# Sample size calculation: Cross-sectional studies

Let us consider the estimation of sample size for a cross-sectional study.

In order to estimate the required sample size, we need to know the following:

p: The prevalence of the condition/ health state. If the prevalence is 32%, it may be either used as such (32%), or in its decimal form (0.32).

q: i. When p is in percentage terms: (100-p)

ii. When p is in decimal terms: (1-p)

d (or l): The precision of the estimate. This could either be the relative precision, or the absolute precision. This will be discussed later in this post.

Za [Z alpha]: The value of z from the probability tables. If the values are normally distributed, then 95% of the values will fall within 2 standard errors of the mean. The value of z corresponding to this is 1.96 (from the standard normal variate tables).

The formula for estimating sample size is given as:

(Za)^2[p*q]      where the symbol ^ means ‘to the power of’; * means ‘multiplied by’

N=      d^2                                      that is, “Z-alpha squared into pq; upon d-square”

substituting the values of Za, we get:

N= (1.96)^2[p*q]

d^2

We can round off the value of Za (1.96) to 2, to obtain:

N= (2)^2[p*q]

d^2

or, N= 4pq/ d^2      that is, “4 pq by d-square”

Example:

I wish to conduct a cross-sectional study on awareness of Hepatitis B among school children. A literature search reveals that other investigators have reported knowledge to range from 5% to 20% among students of grades 6 through 8. What should the size of my sample be?

The formula requires us to input the value of d (precision). If the absolute precision is known, there is no problem. However, often we can only input a relative precision. Where do we get the value of relative precision from?

Typically, relative precision is taken as a proportion of ‘p’. The maximum permissible limit is 20% of ‘p’.

In the above example, if ‘p’ is 20%, then ‘d’ will be (20/100)*20= 0.2*20= 4 {Taking a relative precision of 20%}.

This means that we will be able to detect a ‘p’ (prevalence) of 18% or more {half the value of relative precision on either side of ‘p’–> +/- 2%: 18% to 22%}.

That is, by taking a relative precision of 20% of ‘p’, the study will be able to detect the true awareness level if the actual prevalence is 18% or more. If the actual prevalence is less than 18%, however, the study will be unable to detect it accurately.

Therefore, the larger the value of ‘p’ (prevalence), the larger the possible value of ‘d’ (relative precision), keeping ‘d’ fixed (say, at 20% of ‘p’). If the prevalence is 50%, ‘d’ (20% of ‘p’) would then be 0.2*50= 10 (as compared to ‘d’ = 4 when ‘p’ = 20%).

The reverse is also true: the smaller the value of ‘p’, the smaller the value of ‘d’. A smaller ‘d’ implies a larger sample size. Therefore, the choice of ‘p’ is crucial.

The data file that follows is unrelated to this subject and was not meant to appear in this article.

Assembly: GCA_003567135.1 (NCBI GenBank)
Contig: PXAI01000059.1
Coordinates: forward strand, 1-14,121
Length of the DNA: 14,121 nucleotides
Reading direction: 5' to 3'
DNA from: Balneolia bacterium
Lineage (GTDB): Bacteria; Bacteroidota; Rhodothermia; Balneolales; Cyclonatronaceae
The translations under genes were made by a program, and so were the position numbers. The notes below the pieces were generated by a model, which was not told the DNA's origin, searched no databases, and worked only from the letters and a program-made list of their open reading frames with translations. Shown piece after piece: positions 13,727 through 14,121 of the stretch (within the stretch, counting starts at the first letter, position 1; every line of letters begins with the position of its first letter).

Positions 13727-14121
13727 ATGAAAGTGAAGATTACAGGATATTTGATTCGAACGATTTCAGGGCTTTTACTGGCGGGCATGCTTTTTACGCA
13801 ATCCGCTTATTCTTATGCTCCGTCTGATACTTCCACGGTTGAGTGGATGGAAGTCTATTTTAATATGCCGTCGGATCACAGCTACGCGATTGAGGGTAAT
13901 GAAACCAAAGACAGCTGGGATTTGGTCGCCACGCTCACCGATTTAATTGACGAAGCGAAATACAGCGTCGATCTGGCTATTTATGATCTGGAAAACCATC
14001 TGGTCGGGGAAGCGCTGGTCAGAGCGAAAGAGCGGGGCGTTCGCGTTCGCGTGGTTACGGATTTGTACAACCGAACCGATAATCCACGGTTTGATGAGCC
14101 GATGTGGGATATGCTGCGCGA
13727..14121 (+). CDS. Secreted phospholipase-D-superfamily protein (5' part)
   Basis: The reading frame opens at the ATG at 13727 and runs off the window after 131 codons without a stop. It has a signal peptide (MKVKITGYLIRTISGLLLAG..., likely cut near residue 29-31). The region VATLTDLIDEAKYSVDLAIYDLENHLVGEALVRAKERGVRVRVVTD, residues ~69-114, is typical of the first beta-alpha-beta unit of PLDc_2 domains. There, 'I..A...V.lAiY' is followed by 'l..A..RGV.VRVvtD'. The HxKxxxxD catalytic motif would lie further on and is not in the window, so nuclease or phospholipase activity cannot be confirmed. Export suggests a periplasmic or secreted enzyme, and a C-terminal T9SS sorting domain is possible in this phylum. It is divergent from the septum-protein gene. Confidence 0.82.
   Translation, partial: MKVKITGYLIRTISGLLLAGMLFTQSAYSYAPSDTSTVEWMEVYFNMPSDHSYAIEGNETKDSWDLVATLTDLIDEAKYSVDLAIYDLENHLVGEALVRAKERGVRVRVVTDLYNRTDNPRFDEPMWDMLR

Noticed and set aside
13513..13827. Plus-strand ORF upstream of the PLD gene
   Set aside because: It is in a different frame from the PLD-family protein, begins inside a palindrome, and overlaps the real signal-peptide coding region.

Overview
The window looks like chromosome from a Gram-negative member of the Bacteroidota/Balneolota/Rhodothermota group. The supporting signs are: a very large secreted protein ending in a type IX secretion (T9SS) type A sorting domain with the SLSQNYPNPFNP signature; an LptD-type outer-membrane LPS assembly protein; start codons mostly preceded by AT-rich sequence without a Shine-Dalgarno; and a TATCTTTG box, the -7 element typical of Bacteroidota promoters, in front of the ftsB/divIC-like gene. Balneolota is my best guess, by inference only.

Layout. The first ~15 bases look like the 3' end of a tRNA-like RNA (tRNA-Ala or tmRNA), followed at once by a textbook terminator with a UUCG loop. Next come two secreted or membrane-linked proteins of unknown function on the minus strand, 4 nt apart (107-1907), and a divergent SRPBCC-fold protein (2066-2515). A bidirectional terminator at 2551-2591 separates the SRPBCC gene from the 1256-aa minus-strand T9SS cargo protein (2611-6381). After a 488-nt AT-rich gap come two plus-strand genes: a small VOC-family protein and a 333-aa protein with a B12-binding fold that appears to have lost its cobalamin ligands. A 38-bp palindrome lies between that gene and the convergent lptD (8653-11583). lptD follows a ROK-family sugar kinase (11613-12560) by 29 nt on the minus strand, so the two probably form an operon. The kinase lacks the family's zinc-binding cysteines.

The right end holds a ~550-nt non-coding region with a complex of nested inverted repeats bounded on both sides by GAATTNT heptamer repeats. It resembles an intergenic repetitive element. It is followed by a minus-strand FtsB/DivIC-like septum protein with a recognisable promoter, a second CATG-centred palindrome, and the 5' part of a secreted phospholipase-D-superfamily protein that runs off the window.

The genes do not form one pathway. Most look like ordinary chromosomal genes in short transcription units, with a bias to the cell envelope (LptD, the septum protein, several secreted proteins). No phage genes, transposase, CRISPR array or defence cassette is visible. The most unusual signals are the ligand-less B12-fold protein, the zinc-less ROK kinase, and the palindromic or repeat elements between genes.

We can now input the values in the formula to obtain the sample size:

For the calculation we will take ‘d’ as 4. This yields:

N= (4*20*80)/ (4*4)

= 400 this sample size will enable us to detect the truth if the prevalence is between 18-22% (or more).

If we took ‘p’= 5, then the sample size would be:

N= (4*5*95)/(1*1)                                           [‘d’= 0.2*5= 1]

= 1900 this sample size will enable us to detect the truth if the prevalence is between 4-6% (or more).

So should I take ‘p’= 20% or ‘p’=5%?

That depends upon:

1. The  location of the original study- if you are planning to conduct the study in an urban area, use the prevalence reported by studies conducted in urban areas, and vice versa.

2. The available resources (time, manpower, money, etc.). Aim for the largest feasible sample size. The size should be adequate to yield 80% power. Do not unnecessarily increase the sample size unless the intention is to obtain greater power. If so, please mention the same in the methodology section.

3. The results of your pilot study. If you have conducted a pilot study, the prevalence obtained from that study should be taken as ‘p’. This will be much more accurate than any other external value.

Note 1: If you have multiple objectives, you must calculate the required sample size for each objective, then choose the largest sample size thus obtained. This will ensure adequate power for all objectives, else the study will lack power for one or more objectives. That is, you may not be able to detect a significant result where it actually exists because you failed to include enough subjects to detect it.

Note 2: It is advisable to mention a range rather than a single value for sample size. This is standard practice in the west, but not in India. A range may be obtained by calculating the sample size for different values of ‘p’.

## 259 thoughts on “Sample size calculation: Cross-sectional studies”

1. Tonia

Dear Dr Roopesh, please I am conducting a cross sectional study on assessment of biomedical waste management and disposal practices among selected hospitals in Port Harcourt Nigeria. I am looking for a formula to use in calculating my sample size. Thanks

Like

1. drroopesh Post author

Dear Tonia,

The formula for cross-sectional studies is the same as that mentioned in the article.
You will have to substitute the values of p, q, and determine the relative precision desired to compute the sample size.

Regards,
Dr. Roopesh

Like

2. ekikere marcel

I am doing a cross sectional study checking serum endothelin1 levels in heart failure patients and its correlates , comparing characteristics of patients with elevated levels with those with normal levels of endothelin1, please can i use this formula to calculate sample size?

Like

This site uses Akismet to reduce spam. Learn how your comment data is processed.